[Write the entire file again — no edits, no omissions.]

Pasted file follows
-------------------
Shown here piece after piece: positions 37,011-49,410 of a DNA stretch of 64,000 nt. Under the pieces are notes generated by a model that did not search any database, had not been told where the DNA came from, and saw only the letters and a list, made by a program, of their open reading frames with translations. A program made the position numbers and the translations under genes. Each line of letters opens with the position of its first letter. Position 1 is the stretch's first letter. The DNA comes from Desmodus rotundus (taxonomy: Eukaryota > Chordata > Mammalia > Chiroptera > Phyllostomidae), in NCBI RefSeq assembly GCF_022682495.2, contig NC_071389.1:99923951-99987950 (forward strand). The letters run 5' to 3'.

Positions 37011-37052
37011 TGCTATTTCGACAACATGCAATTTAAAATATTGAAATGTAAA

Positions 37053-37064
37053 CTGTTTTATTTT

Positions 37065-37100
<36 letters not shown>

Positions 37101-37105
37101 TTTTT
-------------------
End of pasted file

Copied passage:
Shown here piece after piece: positions 37,011-49,410 of a DNA stretch of 64,000 nt. Under the pieces are notes generated by a model that did not search any database, had not been told where the DNA came from, and saw only the letters and a list, made by a program, of their open reading frames with translations. A program made the position numbers and the translations under genes. Each line of letters opens with the position of its first letter. Position 1 is the stretch's first letter. The DNA comes from Desmodus rotundus (taxonomy: Eukaryota > Chordata > Mammalia > Chiroptera > Phyllostomidae), in NCBI RefSeq assembly GCF_022682495.2, contig NC_071389.1:99923951-99987950 (forward strand). The letters run 5' to 3'.

Positions 37011-37052
37011 TGCTATTTCGACAACATGCAATTTAAAATATTGAAATGTAAA

Positions 37053-37064
37053 CTGTTTTATTTT

Positions 37065-37100
<36 letters not shown>

Positions 37101-37105
37101 TTTTT